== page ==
Who says you can rid of inches

Body Wrap amongrp at asianet.co.th
Fri Aug 19 04:18:50 GMT 2005

Dear  Subscriber

"You're really dealing with people who are overworked, low morale, stressed out," said Hamid Ghaffari, the union representative at the center in Palmdale which handles high-altitude aircraft in Southern California and parts of Arizona, Nevada and Utah. "Boy, that's not a good mixture for air traffic controllers."

The FAA says the recent close calls resulted from human error unrelated to working conditions. The union's claims are nothing more than a negotiating ploy, said FAA spokesman Greg Martin. The current contract expires Sept. 30, though it would still be in effect so that controllers don't stop working.

"We all know what's going on," Martin said. "We're in the middle of contract negotiations. It's a press release a day with each one being more outlandish than the last one."

The federal government and controllers union have a history of discord dating back decades - President Reagan fired more than 10,000 controllers who illegally walked off the job in 1981.

Controllers' gripes may be contract related, but their warnings of faulty equipment are legitimate, according to aviation analyst Mike Boyd said.

"By and large, when they say things are not as safe as they need to be, take it to the bank," said Boyd, president of Colorado-based The Boyd Group. "I can understand their frustration."

The numbers suggest the nation's aviation safety system is in good shape.

No major airplane crashes have occurred in the U.S. since November 2001, when American Airlines Flight 587 lost its tail and plunged into a New York City neighborhood, killing 265 people. Runway safety violations during the first 10-plus months of the 2005 fiscal year totaled 277, compared to 295 during the same period in 2004, preliminary FAA statistics show.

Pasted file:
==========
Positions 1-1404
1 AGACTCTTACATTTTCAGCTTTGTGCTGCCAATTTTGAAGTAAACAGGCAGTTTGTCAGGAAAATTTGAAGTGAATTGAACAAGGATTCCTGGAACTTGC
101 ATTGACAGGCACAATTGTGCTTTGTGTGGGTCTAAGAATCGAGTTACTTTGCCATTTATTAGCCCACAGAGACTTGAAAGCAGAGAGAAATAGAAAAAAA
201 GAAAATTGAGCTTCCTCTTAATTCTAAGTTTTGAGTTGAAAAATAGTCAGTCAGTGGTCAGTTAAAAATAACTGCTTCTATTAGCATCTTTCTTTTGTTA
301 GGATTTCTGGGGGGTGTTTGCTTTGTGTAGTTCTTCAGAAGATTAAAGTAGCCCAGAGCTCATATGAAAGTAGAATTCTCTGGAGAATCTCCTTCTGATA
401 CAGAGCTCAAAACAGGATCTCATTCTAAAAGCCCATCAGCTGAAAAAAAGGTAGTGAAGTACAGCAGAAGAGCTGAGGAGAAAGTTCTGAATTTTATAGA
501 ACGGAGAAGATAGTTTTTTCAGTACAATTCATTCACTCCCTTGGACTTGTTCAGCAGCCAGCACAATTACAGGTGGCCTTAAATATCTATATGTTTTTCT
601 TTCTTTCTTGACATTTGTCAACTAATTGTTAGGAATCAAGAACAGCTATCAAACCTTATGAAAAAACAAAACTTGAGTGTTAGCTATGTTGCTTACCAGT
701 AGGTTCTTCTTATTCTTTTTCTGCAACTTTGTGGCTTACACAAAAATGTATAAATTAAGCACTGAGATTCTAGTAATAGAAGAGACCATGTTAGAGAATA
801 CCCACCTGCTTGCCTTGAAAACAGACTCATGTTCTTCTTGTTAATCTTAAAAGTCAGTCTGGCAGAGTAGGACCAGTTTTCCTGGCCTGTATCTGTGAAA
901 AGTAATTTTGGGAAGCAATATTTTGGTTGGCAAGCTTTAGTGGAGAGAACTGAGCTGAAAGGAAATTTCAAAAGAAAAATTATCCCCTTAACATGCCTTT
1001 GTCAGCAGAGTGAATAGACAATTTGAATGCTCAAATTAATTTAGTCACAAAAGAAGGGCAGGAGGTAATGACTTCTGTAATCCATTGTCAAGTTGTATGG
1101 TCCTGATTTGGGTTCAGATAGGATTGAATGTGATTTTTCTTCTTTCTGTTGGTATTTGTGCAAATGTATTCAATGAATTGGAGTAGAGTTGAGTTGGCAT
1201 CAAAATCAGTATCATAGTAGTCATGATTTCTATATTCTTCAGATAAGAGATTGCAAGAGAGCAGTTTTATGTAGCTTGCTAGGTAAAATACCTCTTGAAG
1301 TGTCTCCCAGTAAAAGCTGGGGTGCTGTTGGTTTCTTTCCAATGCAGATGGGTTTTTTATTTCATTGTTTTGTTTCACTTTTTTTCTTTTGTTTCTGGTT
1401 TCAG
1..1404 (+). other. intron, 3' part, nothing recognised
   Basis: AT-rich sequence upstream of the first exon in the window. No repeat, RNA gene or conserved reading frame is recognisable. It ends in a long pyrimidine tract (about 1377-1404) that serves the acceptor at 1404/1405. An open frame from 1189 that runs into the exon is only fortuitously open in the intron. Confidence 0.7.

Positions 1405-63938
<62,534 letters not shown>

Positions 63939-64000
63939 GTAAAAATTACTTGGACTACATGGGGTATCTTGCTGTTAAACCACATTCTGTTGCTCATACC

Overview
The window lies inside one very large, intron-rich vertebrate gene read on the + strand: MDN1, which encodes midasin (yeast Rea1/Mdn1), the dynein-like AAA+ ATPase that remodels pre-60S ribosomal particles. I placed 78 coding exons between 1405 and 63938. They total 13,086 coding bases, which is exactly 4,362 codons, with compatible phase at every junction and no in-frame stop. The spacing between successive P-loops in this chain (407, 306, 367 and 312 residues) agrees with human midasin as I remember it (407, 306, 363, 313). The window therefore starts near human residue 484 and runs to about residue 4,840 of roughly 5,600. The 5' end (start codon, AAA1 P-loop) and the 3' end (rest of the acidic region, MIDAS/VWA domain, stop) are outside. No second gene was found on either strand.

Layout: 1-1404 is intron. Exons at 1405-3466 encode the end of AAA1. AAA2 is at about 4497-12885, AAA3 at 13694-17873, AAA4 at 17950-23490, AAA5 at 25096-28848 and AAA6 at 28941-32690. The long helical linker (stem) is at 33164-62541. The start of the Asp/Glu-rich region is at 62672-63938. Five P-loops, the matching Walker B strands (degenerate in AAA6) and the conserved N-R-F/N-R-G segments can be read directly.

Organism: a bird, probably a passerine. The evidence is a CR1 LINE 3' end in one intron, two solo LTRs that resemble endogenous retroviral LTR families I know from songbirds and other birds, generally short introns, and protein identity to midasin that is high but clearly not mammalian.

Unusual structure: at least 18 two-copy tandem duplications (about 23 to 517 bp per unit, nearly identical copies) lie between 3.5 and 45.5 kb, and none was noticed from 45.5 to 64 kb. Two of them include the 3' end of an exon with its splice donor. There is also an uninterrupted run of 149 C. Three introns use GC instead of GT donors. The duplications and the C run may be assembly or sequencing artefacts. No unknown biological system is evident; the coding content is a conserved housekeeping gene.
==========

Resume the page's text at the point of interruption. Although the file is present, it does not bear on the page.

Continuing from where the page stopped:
At the same time, those data show that "operational errors" - for example, when two airplanes get too close in the air - have increased over the same span from 988 to 1,308. Air traffic safety statistics may be unreliable, however, because in many cases, controllers report their own errors.

Controllers claim that numbers do not tell the whole story.

A highly touted anti-collision system failed to warn of a near-collision recently at New York's Kennedy Airport. The system also hasn't worked properly in Boston because, controllers point out, it shifts into limited mode during bad weather.

FAA spokesman Martin said the anti-collision system, which has been in place for four years at the nation's top 34 airports, is just one component of the runway safety system - with pilots and controllers remaining the backbone.

That's the point, according to controllers who complain of understaffing.

A prime example is Los Angeles Center, where the two safety problems occurred during the past week, said Ghaffari, the facility's union representative. 

The control center is authorized to employ 310 controllers but has just 217 certified personnel and 48 trainees, including 21 who can do very little because they are brand new to the job,

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